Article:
time a president took an action, it was, by virtue of him being president, ipso
facto legal. The U.S. Supreme Court shot down that one quickly, but it would
appear that Bush&Co. are willing to ignore that decision, because they've
come up with a different legal gimmick, the
"commander-in-chief-during-wartime" ploy. Sure, a presumptive Bush
case would wend its way up to the Supreme Court, but that could take a year or
more and, in the interim, all kinds of deadly mischief could be implemented and
the Constitution wrecked even more. Plus, given a Roberts and Alito on the
court, and their affinity for strong executive preeminence in "wartime,"
there's no guarantee of a decision similar to the Nixon case.
Watching how the
Republicans are attacking John Murtha for criticizing Bush's failed policy in
Iraq makes the genesis of the Plamegate scandal more understandable.
Ambassador Joseph Wilson wrote his famous op-ed piece for the New York Times
some months after Bush gave the Iraqis a healthy dose of "shock &
awe." But things weren't going well for the Occupation or for the way the
U.S. war on Iraq was viewed around the world. Old allies were openly in
opposition, no WMD had been found, millions of folks around the globe who
earlier had gone into the streets in opposition to Bush's invasion were
becoming more and more anti-American. And then here comes insider Joe Wilson,
with an administration pedigree and solid credentials, telling the world that,
in effect, the Bush, Cheney, Rumsfeld, Rice, Rove cabal in the White House had
lied about Iraq's nuclear capabilities, and by extension, the whole WMD issue
in general, along with the supposed Saddam/al-Qaida connection. In short, the
war had been launched, and an Occupation had been established, based on lies
and deceptions. The political fallout from Wilson's article could be
Rove and the rest
of the high-ranking White House Iraq Group -- established to "market"
and defend the war -- simply had to stop further attacks on Bush's credibility
and quickly, before anti-war sentiment gained any further momentum. Thus the
slime attack on Wilson, and the outing of his CIA operative wife, Valerie Plame
-- slicing him where it hurts. Hitting Wilson/Plame hard, the Bush
administration believed, would get the message to other insider whistleblowers
to keep their mouths shut.
And their plan
worked, at least for a good while. True, anti-Bush elements inside the CIA,
reacting to what had been done to their colleague Plame, leaked a lot of
damaging revelations about how the case for war had been concocted out of
unreliable raw intel, and went unvetted by the professional intelligence
agencies. But, on the whole, the Bushies were able to keep a lid on their
hidden policies and crimes, at least through the all-important 2004 election.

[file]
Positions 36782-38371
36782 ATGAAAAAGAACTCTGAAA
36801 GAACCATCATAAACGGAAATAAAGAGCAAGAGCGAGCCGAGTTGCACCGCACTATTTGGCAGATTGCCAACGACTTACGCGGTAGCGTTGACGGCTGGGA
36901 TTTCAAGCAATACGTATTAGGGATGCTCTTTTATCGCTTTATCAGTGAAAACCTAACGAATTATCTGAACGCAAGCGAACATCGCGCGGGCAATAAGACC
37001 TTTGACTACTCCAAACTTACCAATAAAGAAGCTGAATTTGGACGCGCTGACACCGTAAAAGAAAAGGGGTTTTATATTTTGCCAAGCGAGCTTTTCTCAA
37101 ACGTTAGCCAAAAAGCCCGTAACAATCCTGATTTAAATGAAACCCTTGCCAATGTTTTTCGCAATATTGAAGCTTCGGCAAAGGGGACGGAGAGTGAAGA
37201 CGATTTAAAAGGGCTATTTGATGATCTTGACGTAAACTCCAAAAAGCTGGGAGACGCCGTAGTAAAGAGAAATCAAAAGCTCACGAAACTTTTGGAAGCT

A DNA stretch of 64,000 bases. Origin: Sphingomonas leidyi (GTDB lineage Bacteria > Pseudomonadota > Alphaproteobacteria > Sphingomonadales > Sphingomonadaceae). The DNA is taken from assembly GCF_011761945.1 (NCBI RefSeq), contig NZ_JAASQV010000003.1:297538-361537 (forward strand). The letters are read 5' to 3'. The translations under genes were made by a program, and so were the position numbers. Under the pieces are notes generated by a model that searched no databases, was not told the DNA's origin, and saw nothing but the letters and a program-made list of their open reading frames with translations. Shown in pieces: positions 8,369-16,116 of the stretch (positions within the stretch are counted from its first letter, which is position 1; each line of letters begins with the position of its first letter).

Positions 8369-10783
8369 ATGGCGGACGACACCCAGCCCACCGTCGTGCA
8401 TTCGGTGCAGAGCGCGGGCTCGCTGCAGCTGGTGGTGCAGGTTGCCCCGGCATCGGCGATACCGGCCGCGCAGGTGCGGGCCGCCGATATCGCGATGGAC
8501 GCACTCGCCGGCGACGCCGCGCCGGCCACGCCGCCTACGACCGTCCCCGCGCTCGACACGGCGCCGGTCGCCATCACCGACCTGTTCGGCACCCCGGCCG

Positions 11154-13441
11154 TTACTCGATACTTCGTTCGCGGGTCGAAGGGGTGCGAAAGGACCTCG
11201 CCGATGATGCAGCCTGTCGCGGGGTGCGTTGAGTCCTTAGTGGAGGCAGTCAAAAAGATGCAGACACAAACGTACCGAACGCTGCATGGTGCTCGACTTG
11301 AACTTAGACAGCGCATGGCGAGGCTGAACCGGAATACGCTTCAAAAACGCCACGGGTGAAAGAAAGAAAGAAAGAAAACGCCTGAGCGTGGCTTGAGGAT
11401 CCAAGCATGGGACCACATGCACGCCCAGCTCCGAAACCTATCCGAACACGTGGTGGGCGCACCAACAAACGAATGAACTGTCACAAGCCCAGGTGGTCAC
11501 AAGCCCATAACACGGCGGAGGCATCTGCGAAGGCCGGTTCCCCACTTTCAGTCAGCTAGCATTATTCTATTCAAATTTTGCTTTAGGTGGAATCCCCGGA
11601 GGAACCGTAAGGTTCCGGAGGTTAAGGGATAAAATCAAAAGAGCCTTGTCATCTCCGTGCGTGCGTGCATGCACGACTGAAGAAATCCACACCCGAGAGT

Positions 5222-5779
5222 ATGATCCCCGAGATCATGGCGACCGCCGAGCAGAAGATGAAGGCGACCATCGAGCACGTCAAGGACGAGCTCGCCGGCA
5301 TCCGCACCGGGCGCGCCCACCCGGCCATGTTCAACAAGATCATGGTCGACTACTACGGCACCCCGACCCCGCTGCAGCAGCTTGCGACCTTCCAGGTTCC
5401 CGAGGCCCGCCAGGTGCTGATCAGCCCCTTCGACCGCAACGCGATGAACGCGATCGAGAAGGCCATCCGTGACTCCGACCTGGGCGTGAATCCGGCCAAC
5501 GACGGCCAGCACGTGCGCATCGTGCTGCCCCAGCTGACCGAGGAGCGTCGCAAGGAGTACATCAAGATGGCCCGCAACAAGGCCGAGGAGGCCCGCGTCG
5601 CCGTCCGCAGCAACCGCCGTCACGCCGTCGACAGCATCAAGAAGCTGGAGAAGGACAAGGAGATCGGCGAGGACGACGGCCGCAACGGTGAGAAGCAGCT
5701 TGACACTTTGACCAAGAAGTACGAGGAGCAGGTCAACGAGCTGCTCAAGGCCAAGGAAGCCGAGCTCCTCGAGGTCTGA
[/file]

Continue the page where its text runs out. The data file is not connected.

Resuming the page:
But simmering below
the surface was Special Counsel Patrick Fitzgerald's criminal probe of the
Plamegate scandal, with Cheney's surrogate, Chief of Staff I. Lewis Libby,
indicted on five counts of lying, perjury and obstruction of justice. (Update:
Fitzgerald recently acknowledged that he's once again bringing witnesses before
a sitting grand jury, which suggests that other administration heavies could be
indicted soon. Possible targets: Rove, Cheney, Hadley, Rice and others.)
Iraq Returns to
the Front Burner
Suddenly the false
reasons for going to war in 2003 are thrust back into the headlines. This
development dovetails with a major increase in deaths to American military
personnel and Iraqi civilians and police forces. Very quickly, in poll after
poll, Americans of all stripes -- including, most ominously for the Bush
administration, conservative Republicans -- indicate that they increasingly
believe the administration hasn't got a clue what it's doing in Iraq and that
the time has come for considering whether to cut our losses and get the hell
out of that incipient civil war situation. Bush's ratings are down in the
mid-30s, as low as they've ever been in five years.
And then horror of
horrors for the neocons who took the country into war: The one influential
Democrat warhawk they always could count on, Representative John Murtha, launches
a frontal assault on the justifications for staying in what is a disastrous war
effort in Iraq. The time to get out is now, he says -- actually he said
redeploying U.S. troops out of Iraq sometime within the next six months --
before additional tens of thousands of U.S. military personnel and Iraqi
civilians are killed or wounded and we have to get out anyway at that time. In
other words, the Vietnam-quagmire scenario.
Which brings us to The
Ugly: We're back to Karl Rove's revolting attack scenario, similar to what
he devised in the Joe Wilson/Plamegate situation: Got to slime and brutalize
Murtha, their loyal ideological warhawk buddy (even threatening him with an
ethics probe), to make an example of him so that nobody else gets the idea that
it's wise to criticize either the rationale for war or the conduct of the war.